Periampullary pancreatic neoplasms rank as the fifth leading cause of cancer death behind lung, breast, colorectal and prostate cancer, causing more than 30,000 deaths per year in the United States [10]. Ampullary carcinomas account for 6%–20% of all periampullary tumors and for 10.2%–36% of all operable pancreatoduodenal neoplasms [2, 3, 11]. They account for about 0.2% of all gastrointestinal malignancies, with a median incidence of about 57 cases per million of population per year [12, 13]. In our study, cancer of the ampulla of Vater represented 15.6% of all periampullary carcinomas treated during the same time period in our Department.

A major problem in dealing with ampullary tumors is to differentiate between an adenoma and a carcinoma. Modern imaging studies such as US, CT scan, magnetic resonance imaging (MRI) and magnetic resonance cholangiopancreaticography (MRCP), have significantly improved the diagnostic accuracy in the pre-operative period. Moreover, endoscopic diagnostic techniques, such as duodenoscopy with multiple biopsies and endoscopic ultrasonography are extremely helpful tools in order to determine the nature and the extend of the tumor pre-operatively. However, despite the fact that endoscopic ultrasonography may be helpful in detecting the invasion of the tumor into the surrounding tissues and the occurrence of lymph node enlargement, it does not allow differentiation between an adenoma and a pT1 carcinoma [14]. Furthermore, duodenoscopy with multiple biopsies has been reported to miss the diagnosis of malignancy in 12% to 40% of cases [15]. Because a negative biopsy does not exclude the presence of an invasive carcinoma within the adenoma, complete excision has been recommended in all cases [16]. The above-mentioned recommendation was also the policy in our study, as we performed either Whipple's resection or local excision in all cases with a resectable ampullary tumor. In our series, duodenoscopy with biopsies failed to reveal malignancy in 20% of the patients. Endoscopic ultrasonography was not included in our diagnostic procedure due to lack of experience and relevant equipment.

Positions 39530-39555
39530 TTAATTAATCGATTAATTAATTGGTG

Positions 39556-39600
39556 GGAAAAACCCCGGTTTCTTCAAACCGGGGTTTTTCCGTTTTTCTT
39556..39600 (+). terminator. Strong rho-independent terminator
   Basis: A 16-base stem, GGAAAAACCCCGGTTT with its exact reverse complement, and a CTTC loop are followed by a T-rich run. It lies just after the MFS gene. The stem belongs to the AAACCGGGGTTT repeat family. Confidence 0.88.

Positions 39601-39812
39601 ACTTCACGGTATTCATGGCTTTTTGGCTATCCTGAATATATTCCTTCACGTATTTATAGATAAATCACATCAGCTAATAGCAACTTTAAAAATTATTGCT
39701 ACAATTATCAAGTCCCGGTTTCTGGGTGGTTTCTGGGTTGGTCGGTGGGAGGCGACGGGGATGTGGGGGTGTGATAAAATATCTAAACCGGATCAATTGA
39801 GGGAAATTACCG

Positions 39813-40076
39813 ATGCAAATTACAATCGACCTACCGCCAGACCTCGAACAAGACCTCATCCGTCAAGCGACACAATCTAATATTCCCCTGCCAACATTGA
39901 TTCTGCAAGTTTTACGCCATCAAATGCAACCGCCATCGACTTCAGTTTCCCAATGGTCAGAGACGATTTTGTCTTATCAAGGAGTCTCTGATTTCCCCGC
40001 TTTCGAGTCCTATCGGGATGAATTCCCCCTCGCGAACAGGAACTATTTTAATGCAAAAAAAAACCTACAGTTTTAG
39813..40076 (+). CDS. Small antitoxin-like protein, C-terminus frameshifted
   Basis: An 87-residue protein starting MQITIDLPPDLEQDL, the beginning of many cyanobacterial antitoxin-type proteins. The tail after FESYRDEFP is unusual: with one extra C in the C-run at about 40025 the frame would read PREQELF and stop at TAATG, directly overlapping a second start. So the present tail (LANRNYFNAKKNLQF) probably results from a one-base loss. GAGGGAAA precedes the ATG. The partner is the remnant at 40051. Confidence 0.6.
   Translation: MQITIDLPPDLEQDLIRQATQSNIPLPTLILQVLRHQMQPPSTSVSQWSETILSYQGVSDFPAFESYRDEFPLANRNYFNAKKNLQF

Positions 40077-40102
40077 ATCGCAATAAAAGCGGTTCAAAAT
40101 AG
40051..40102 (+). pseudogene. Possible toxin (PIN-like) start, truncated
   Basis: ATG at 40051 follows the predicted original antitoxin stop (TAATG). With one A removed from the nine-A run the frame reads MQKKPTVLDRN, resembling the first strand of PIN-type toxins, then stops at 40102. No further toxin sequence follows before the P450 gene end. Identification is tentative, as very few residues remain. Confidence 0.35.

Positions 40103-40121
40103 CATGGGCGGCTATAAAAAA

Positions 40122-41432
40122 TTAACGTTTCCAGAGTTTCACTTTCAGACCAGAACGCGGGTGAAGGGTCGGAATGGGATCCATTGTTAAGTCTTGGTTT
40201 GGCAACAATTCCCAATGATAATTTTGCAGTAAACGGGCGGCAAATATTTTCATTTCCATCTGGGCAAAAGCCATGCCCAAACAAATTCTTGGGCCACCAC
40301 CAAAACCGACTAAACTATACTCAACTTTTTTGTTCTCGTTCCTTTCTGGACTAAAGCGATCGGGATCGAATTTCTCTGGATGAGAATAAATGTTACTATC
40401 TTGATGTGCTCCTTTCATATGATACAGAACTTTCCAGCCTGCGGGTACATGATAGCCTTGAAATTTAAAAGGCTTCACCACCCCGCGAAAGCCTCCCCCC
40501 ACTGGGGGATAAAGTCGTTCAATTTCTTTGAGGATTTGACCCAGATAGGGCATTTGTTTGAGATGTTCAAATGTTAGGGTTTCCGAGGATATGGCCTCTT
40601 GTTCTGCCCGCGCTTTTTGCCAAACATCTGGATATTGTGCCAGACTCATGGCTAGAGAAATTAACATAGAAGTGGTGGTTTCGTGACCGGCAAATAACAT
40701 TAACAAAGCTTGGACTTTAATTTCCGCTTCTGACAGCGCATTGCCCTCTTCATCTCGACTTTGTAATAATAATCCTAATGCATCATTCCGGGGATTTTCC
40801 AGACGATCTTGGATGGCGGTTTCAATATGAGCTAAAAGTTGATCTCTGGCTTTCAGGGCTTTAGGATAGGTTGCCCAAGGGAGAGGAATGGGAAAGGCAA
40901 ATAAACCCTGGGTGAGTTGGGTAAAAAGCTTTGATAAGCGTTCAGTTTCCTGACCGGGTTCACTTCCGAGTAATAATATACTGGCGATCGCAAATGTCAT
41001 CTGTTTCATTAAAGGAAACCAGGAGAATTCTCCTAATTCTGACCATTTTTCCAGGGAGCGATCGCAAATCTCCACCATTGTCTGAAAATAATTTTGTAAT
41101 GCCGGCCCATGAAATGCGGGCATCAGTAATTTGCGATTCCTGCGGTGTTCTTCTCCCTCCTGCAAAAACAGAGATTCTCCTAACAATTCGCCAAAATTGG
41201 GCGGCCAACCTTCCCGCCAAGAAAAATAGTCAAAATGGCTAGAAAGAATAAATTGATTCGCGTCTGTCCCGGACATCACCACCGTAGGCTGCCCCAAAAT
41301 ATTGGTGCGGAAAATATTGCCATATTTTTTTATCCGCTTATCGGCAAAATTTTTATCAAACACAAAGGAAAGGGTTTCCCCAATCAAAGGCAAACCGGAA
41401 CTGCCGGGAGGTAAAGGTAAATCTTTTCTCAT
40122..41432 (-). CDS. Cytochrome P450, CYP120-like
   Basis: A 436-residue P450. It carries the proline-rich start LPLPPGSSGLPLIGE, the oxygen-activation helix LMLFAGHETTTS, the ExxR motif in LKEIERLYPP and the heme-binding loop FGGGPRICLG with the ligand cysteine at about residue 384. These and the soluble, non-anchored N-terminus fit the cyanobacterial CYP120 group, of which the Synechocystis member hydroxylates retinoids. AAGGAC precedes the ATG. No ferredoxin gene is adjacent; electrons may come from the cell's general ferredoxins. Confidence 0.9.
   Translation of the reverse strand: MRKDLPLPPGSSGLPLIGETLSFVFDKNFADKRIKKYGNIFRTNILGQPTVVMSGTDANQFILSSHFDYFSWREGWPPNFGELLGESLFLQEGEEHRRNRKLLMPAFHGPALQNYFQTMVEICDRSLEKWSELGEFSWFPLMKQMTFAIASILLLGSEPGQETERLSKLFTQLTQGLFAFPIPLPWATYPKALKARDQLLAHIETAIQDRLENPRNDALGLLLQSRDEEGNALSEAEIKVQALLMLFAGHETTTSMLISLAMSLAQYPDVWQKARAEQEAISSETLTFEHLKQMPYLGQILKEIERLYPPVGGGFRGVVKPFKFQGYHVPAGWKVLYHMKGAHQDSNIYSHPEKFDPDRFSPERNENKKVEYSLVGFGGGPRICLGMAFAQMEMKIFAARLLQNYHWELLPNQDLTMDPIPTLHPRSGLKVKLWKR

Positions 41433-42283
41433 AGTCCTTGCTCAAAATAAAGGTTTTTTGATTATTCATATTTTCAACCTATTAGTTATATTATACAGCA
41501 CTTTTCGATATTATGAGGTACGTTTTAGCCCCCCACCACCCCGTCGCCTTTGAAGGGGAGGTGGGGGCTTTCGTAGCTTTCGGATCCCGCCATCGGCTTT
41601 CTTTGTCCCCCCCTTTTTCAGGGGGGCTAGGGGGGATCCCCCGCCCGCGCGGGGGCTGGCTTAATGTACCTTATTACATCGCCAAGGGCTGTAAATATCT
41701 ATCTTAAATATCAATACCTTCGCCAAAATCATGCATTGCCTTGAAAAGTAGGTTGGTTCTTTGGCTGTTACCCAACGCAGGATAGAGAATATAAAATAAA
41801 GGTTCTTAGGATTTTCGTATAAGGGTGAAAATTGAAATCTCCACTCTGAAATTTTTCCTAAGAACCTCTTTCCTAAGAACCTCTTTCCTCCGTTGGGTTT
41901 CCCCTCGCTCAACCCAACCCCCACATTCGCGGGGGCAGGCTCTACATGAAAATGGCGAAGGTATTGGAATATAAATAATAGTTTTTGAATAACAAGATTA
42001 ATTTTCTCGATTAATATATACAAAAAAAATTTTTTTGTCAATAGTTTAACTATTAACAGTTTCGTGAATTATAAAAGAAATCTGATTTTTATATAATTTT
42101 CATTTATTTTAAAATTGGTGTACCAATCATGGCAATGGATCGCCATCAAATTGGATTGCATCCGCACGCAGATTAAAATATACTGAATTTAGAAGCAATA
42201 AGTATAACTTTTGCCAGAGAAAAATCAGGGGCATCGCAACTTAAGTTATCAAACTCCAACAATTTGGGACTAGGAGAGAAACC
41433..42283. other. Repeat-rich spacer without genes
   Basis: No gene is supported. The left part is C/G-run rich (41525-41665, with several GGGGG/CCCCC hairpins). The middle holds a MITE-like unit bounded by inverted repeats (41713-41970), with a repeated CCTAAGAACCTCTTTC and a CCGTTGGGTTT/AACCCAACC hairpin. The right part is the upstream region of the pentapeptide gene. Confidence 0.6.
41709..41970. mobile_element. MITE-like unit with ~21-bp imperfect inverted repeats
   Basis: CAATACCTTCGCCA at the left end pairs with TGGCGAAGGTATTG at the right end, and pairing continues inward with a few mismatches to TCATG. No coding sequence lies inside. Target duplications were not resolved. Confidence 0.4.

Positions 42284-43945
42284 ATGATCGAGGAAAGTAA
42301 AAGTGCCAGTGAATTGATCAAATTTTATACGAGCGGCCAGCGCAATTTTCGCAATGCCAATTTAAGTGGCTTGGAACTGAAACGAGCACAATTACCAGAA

Options for excision of ampullary carcinomas include local excision and pancreaticoduodenectomy. Halsted performed the first local excision for ampullary carcinoma in 1899 [8]. Although there are many case reports and a few series on the treatment of ampullary neoplasms by local ampullary resection, the criteria used to decide when local excision is suitable for certain patients are controversial, and not well addressed. For small lesions, thought to be benign pre-operatively according to endoscopic appearance and biopsy, ampullary resection is generally well accepted [17]. Bottger et al [18] stated that the indications for local excision should be that the tumor is completely removed (R0), limited to the ampulla of Vater (pT1), not poorly differentiated and with no venous/lymphatic infiltration in patients with ASA grade IV, regardless of their age. Similarly, Beger et al [19] reported that local resection is indicated in cases with pT1, N0, M0 cancer of the ampulla of Vater, excluding patients with tumor poorly differentiated. Moreover, he stated that if intra- or even post-operative histological findings show a cancer more advanced than pT1, node-positive, or poorly differentiated tumor, the procedure should be extended to a pancreaticoduodenectomy and that in patients with pT1 cancer, local excision should be always combined with a local lymph node dissection. Regarding age as an indication for local excision, we can only analyze the reported evidence about age as a contraindication for Whipple's procedure. In many authors opinion, there is rarely any justification for performing major resection in a patient over 75 years of age due to high morbidity and mortality, as well as short survival [20]. However, Kairaluoma et al [21] suggested that age is not a limiting factor for pancreatic resection and it can be performed with acceptable survival rates even in patients over 70 years of age. In general, local ampullary resection is accompanied by significantly less morbidity and mortality than pancreaticoduodenectomy [19, 22]. In our study, mortality as well as morbidity was 0% among 9 patients that underwent local excision for ampullary cancer. Our criteria for performing local excision were tumor size less than 2 cm at duodenoscopy, the patient's poor medical fitness, age > 75 years and pre-operative biopsy showing a pT1 cancer or adenoma of the ampulla of Vater. In a patient less than 75 years of age, the final histological examination showed a cancer more advanced than pT1, but we did not proceed to pancreaticoduodenectomy as his comorbidity contraindicated a major operation. Finally, during local excision we performed local lymph node dissection only if the nodes were enlarged.